Louche Lad (bombasticus) wrote,
Louche Lad

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"...and fashion beasts"

The problem of evil -- disappointment, regret, unrequited love, missed connections, failures of the sign, mourning, sin, busted gnosis, skinned knees & bad throws -- takes on an aura like camp in the foundational works of new-aeon funnybook mythology. But while 99% of the modern villains crumple like hand puppets under the holographic authorial eye, revealed as more-or-less pragmatic concessions to the genre or at worst dad acting erratically, a few narrative poisons are more organic and even virulent. When pushed to the ropes, Moore reaches for sexual regret and a little masochism, the anguish of missing the party until it's too late: Fashion Beast published a generation after it would have been relevant, the mysterious box in Belle De Jour stops buzzing and starts rattling once Tinkerbelle flickers out. A ruined secret origin, the ghosts of lost girls. Virgin Suicides, the grand sacrifice of generations of youth of perfect intelligence on the altars of fandom. Why couldn't we have had the nice things when we wanted them? Oh, to quote the Bauhaus, to be the cream.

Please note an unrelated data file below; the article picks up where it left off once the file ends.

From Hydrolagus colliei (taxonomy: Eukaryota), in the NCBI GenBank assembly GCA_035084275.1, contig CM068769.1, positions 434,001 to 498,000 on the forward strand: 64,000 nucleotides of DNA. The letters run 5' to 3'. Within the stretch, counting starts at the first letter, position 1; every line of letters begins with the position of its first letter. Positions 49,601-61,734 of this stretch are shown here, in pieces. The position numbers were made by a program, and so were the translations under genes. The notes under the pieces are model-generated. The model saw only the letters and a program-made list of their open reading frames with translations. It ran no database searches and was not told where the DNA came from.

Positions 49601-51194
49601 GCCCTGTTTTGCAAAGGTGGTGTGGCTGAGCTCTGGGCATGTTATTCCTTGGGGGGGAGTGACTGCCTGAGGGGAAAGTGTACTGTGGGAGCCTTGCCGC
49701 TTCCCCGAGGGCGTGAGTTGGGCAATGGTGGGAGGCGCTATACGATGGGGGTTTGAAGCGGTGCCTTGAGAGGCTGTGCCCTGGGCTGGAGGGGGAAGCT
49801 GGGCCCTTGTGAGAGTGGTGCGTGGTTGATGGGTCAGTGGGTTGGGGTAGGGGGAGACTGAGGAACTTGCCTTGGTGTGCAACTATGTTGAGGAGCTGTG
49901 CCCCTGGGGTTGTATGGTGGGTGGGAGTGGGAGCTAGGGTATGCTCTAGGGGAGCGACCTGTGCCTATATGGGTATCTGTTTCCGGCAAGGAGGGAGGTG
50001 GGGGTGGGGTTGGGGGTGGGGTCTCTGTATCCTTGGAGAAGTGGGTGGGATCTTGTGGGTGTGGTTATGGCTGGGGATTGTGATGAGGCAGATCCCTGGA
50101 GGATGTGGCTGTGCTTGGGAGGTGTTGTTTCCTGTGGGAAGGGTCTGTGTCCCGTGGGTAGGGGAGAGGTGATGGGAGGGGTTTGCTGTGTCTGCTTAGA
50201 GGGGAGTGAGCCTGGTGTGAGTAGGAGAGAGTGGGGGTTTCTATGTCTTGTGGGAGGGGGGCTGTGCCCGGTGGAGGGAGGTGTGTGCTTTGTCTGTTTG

Morrison reaches for Claremont, which is interesting, don't you think? Because what is Claremont really but a long nightmare diary, days & nights of future past, all the things that terrified and intrigued before we either put the books away or didn't. As I snap the hidden pieces of the Claremont scene together, it never really adds up to all that much in the objective sense, no labyrinthine secret history of the modern world, no skeleton key to gamergate. But on the inside, to the people who grew up within the twisting corridors of that mansion addressed by the magic name Greymalkin, it grows with them like the hand inside the puppet. Tic-tock tic-tock, cried the zombie Patriot who Prodigy made out with and got to go away. It was a cruel thing to market to children but it sold so well and the outer forms were so readily reproduced.

For me, I solved the basic narrative problem -- where to find new villains -- long ago and just need to execute. The remainder, those moments where dad acts erratically and the imaginary cobra can spit, are what occupies 99% of my free time now, where the apologist gets stumped. And I think it's what has occupied Moore for decades, which is another place where they differ. Morrison's funeral for dad is "The Fire in Which We Burn," the oedipal murder of Watchmen. Nobody is talking about it now, much as Hamlet had a daddy but will never have sons. We hear less and less about Morrison's secret origin as the watchmaker recedes. Mystery Plays, Lovely Biscuits plowed under because they contain the syllables of what amounts to a true name.

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